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Radiation poses risk to Mars astronauts

Posted on Friday, 31 May, 2013 | Comment icon 10 comments | News tip by: Waspie Dwarf

Image credit: Mars Institute

New data from the Curiosity rover has revealed the threat posed by radiation to future astronauts.

Once outside of the Earth's magnetic field, future travelers on their way to Mars will be subjected to the full brunt of the deadly radiation that permeates deep space. Originating from both our own sun and from outside the solar system, exposure to it for any length of time can significantly increase the risk of cancer. To combat this, future space missions to Mars and beyond will need to employ new mechanisms for shielding astronauts from the deadly rays.

To determine just how much radiation astronauts on Mars would be subjected to, NASA has been using the Mars Curiosity rover to measure its own exposure. What they found was that the radiation was several hundred times more intense than on the Earth. While short-term exposure may have only a limited impact on life expectancy, if plans to send people to live on Mars for extended periods are to ever come to fruition it is clear that an effective solution to the radiation problem will most certainly be needed.

"Astronauts traveling to Mars, bombarded by the radiation of outer space, would face modestly higher risks of cancer, new NASA measurements confirm."

  View: Full article |  Source: New York Times

  Discuss: View comments (10)


Recent comments on this story
Comment icon #1 Posted by seeder on 31 May, 2013, 8:35
And another source casts some doubt on manned missions, (Ive always thought this about the forthcoming Mars One trip where some volunteers will go on a one way journey for life) Rover radiation data poses manned Mars mission dilemma. Nasa's Curiosity rover has confirmed what everyone has long suspected - that astronauts on a Mars mission would get a big dose of damaging radiation. The robot counted the number of high-energy space particles striking it on its eight-month journey to the planet. Based on this data, scientists say a human travelling to and from Mars could well be exposed to a ... [More]
Comment icon #2 Posted by Esoteric Toad on 31 May, 2013, 15:58
And the CAPTAIN OBVIOUS title goes to the headline of this story.
Comment icon #3 Posted by Tesla II on 31 May, 2013, 17:24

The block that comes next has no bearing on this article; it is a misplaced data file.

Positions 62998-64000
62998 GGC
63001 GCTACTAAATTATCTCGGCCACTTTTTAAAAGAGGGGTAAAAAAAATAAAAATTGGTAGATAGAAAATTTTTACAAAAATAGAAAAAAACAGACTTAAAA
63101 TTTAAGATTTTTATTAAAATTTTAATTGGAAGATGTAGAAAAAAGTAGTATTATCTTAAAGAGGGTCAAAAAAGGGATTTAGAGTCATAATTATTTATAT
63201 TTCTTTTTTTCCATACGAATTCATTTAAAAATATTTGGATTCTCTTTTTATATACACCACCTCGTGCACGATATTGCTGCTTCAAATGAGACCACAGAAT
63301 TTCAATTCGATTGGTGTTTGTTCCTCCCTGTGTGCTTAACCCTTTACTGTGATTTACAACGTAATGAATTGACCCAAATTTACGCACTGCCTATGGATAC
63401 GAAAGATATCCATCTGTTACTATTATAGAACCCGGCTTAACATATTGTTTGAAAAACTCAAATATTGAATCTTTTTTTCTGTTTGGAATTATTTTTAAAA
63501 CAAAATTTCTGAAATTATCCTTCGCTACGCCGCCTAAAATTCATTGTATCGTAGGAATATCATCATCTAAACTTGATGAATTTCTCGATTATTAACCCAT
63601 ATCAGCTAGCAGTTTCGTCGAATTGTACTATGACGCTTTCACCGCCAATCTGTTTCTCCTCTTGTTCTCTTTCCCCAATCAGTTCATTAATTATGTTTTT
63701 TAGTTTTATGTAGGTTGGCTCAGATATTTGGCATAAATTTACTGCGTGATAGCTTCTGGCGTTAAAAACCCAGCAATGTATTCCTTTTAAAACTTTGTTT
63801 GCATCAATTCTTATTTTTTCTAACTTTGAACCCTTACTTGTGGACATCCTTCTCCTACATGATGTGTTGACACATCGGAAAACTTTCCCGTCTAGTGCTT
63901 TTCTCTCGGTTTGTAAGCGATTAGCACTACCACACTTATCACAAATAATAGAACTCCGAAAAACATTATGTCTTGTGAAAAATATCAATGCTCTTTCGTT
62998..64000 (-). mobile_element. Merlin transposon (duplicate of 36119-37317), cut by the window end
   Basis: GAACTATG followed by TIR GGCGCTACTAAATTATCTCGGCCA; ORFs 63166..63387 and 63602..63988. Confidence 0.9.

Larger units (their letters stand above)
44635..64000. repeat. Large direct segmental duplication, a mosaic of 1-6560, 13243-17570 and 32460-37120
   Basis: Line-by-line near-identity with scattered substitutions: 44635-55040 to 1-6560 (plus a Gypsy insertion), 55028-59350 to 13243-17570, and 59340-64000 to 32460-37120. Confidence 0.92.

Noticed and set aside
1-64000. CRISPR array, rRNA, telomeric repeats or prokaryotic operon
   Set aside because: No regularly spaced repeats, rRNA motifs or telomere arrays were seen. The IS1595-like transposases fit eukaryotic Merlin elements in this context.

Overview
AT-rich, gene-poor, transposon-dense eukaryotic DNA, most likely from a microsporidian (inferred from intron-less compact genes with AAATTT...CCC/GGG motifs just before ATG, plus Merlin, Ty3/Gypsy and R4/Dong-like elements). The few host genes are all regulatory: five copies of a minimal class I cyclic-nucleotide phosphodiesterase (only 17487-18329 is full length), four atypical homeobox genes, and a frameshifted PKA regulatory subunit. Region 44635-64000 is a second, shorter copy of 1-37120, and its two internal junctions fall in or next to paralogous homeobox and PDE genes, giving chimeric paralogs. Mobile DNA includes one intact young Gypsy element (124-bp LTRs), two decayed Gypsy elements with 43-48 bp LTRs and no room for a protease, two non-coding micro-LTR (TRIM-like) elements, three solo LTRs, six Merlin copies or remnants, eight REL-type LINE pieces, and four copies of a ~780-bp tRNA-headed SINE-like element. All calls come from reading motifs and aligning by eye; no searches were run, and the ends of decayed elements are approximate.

Some foods pose risks, as banks, politicans, diseases, viruses, man itself, yet we are here... so dont let little radiation pose any risk at all... Those guys from ISS have all came back alive and kickin'...
Comment icon #4 Posted by pallidin on 31 May, 2013, 19:52
Having read the article, I would tend to agree that the threat posed by what amounts to be truly not all that great, is significantly less than the potential threat posed by the mission itself(i.e spacecraft failure) Regarding the ISS, I thought that its alltitude(some 230 miles or so) is well within the protective magnetic field of the earth. Don't get me wrong, I'm sure there is a slight increase, as even being in a jet exposes one to a slight increase in radiation, though less than interplanetary space.
Comment icon #5 Posted by Waspie_Dwarf on 31 May, 2013, 21:08
Really! You do realise that we are al bathed in various types of radiation every day but it generally poses NO threat to us. The type, level and length of exposure all make a difference. So, there is NOTHING obvious about the title if you actually have even a small understanding of the radiation threat.
Comment icon #6 Posted by Waspie_Dwarf on 31 May, 2013, 21:15
Which is relevant how? I think that your understanding of the concept of risk is about the same as your understanding of radiation... none at all. It is not a matter of "letting" a "little" radiation pose a threat, we have no choice in the matter. The radiation IS at a level which poses a threat and we can't change that. Ignoring it won't make it go away. Yes but they don't venture into deep space, they remain with in the protection of the Van Allen radiation belts. A trip to Mars will involve astronauts spending months outside of this protection. Your arg... [More]
Comment icon #7 Posted by ali smack on 1 June, 2013, 11:17
I am not sure why anyone would even want to go to Mars. Due to the risks.
Comment icon #8 Posted by Waspie_Dwarf on 1 June, 2013, 11:27
Why would people want to go to the moon, or the bottom of the ocean, or the top of Everest? It is because they ARE risks. Challenges to be met and conquered. It is part of human nature. It is the reason we are not confined to the plains of Africa, why we no longer live in caves. It is why we can fly in aircraft or drive in cars.
Comment icon #9 Posted by GirlfromOz on 1 June, 2013, 12:03
Let's all fly to Mars & have a fun time!Of coarse we are going to lose contact with Earth & NASA! Oh,but don't let that worry you! Of coarse Earth & the Mars mission will lose contact. When the **** hits the fan,of coarse earth will lose contact with you!And,of coarse,the Mars mission riders will die on a lonely lifeless planet.Let's just be positive here!The best outcome is that you are going to die on your way to Mars or you are going to die,without help from NASA,when you get there!

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